T Nation

Adding Weight to the Bar


#1

What approach do you guys find is best for getting stronger on a lift?

Do you just stick with the same weight i.e 315lbs and keep using it until you can go from 2 reps to 10 reps with it?

Or do you use 315lb one week for going heavy and then a lighter weight the next week for higher reps?

Are there any other methods that have worked well for you?


#2

Im not one of the “strong dudes” in these forums, but I notice I get stronger when I stick with the same weight until I can go beyond the repetition range. For example, if you can barbell curl 100 pounds for 10 reps, and your rep range for that exercise is 10-12, then once you can get 13 reps, increase the weight.

I find that your body has to get used to a weight before you can increase it. If you try to increase weight when your body isn’t ready, you’ll be asking for injury.


#3

I wouldn’t go from 2-10. But I’d rock XXX@6 until i got XXX@10/12. Then add weight and rinse and repeat.


#4

2 reps to 10 reps is going to take one hell of a long time, if that’s all you are doing for a particular lift. Of course it would work, and you’d be much bigger, but I think a far more efficient way is to simply work within a range of sets and/or reps adding weight and staying within that range.

Dc uses 3 rest-pause sets, but you could do single sets or perhaps even something more “standard” like 3 x 10 which might look like this:

1st, 2nd and 3rd sets with a fixed weight, maybe 8, 6, 4.

Next session: 9, 7, 4

etc…

Working within a range is the quickest way ot produce results IME as you can be pretty aggressive with the load increments.


#5

I’m a beginner and probably far less developed than all of you and it may not apply to intermediate/advanced, guy, so take my advice with a grain of salt.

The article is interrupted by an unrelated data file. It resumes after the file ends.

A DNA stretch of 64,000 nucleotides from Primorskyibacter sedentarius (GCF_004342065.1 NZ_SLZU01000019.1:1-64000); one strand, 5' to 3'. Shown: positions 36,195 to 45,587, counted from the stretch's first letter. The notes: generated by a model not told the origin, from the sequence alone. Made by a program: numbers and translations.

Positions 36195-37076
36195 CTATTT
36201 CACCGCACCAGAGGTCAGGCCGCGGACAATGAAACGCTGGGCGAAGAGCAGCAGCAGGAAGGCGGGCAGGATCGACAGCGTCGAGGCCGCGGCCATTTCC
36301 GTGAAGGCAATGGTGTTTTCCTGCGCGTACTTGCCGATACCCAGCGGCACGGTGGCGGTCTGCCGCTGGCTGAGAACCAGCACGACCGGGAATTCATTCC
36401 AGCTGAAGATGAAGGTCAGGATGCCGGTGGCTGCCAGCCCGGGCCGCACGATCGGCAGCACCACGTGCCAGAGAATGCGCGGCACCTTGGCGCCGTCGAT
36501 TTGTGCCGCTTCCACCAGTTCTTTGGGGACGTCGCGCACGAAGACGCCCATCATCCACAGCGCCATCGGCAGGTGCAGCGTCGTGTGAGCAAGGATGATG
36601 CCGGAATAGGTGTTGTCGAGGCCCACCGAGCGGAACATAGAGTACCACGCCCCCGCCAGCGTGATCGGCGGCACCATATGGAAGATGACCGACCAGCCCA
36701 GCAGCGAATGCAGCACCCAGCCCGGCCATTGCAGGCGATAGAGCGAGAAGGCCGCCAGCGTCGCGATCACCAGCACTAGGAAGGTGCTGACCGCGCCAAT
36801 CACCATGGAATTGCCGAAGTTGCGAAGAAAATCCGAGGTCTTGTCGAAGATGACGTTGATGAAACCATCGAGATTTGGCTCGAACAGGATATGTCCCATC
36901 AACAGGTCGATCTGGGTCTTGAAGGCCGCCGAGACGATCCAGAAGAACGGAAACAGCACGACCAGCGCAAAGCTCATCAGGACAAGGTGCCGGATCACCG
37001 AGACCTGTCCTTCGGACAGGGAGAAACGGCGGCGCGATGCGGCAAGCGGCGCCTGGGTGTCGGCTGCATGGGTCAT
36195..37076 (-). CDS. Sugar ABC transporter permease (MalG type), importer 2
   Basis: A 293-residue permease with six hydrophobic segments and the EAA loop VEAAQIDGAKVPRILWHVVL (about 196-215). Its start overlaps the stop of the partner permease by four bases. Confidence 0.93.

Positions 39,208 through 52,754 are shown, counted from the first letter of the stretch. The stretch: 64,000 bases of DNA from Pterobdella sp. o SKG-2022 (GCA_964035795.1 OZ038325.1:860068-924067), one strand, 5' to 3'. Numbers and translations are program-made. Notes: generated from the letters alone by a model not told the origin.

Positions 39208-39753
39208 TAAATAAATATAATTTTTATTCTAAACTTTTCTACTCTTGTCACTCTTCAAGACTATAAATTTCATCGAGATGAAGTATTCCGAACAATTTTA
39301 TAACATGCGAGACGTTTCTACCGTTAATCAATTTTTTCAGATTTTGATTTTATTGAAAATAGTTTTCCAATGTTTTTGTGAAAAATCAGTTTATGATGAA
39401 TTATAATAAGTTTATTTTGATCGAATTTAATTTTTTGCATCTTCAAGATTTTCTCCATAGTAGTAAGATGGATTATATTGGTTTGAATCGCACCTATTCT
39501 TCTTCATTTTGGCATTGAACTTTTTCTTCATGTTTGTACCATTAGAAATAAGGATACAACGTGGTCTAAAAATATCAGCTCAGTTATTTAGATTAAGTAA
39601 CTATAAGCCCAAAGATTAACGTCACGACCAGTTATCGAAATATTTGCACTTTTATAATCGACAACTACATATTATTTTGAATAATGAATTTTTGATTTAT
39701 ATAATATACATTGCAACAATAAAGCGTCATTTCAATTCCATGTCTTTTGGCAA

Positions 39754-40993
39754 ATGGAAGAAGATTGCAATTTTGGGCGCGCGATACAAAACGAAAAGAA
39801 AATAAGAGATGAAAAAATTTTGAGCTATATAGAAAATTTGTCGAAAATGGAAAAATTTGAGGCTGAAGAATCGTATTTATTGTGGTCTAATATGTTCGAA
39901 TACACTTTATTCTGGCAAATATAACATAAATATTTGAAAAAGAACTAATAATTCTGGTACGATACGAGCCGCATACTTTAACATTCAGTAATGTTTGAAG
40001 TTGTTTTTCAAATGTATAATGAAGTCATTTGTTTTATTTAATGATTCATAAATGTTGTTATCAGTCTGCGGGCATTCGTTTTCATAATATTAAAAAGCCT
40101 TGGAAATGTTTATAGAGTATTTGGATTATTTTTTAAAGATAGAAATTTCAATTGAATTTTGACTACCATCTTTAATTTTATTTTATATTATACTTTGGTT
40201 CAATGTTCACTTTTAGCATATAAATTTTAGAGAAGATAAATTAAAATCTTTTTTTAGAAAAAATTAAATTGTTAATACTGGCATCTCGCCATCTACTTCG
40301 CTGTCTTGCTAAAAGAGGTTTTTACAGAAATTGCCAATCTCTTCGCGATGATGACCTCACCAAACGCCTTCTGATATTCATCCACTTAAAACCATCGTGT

Having a detailed training log for every one of my workout, (exercise, set, rep, mood, energy level, workout duration etc.) and taking the time to look at it for maybe a 10-15 minutes before hitting the gym helped a lot.

Doing the “same” routine while trying to beat the training book did produce far better results for me.


#6

[quote]Dave_ wrote:
2 reps to 10 reps is going to take one hell of a long time, if that’s all you are doing for a particular lift. Of course it would work, and you’d be much bigger, but I think a far more efficient way is to simply work within a range of sets and/or reps adding weight and staying within that range.

Dc uses 3 rest-pause sets, but you could do single sets or perhaps even something more “standard” like 3 x 10 which might look like this:

1st, 2nd and 3rd sets with a fixed weight, maybe 8, 6, 4.

Next session: 9, 7, 4

etc…

Working within a range is the quickest way ot produce results IME as you can be pretty aggressive with the load increments.[/quote]

Thanks for the input once again dave.

I haven’t really ever tried using the 1.25kg plates and sticking with the same rep ranges each week, so I’m really tempted to give it a shot.

I was thinking of trying something like this:

Week 1: 1-5 reps
Week 2: 6-10 reps
Week 3: 1-5 reps
Week 4: 6-10 reps
Week 5: deload if necassery?
Week 6: repeat


#7

[quote]ALX wrote:
Doing the “same” routine while trying to beat the training book did produce far better results for me.[/quote]

Well the question I’m asking is ‘how do you guys beat your previous lifts?’

I ALWAYS try 110% to do more than the last workout. But trying to keep the same weight and trying to do more reps sometimes makes me wonder If I’m ever going to progress.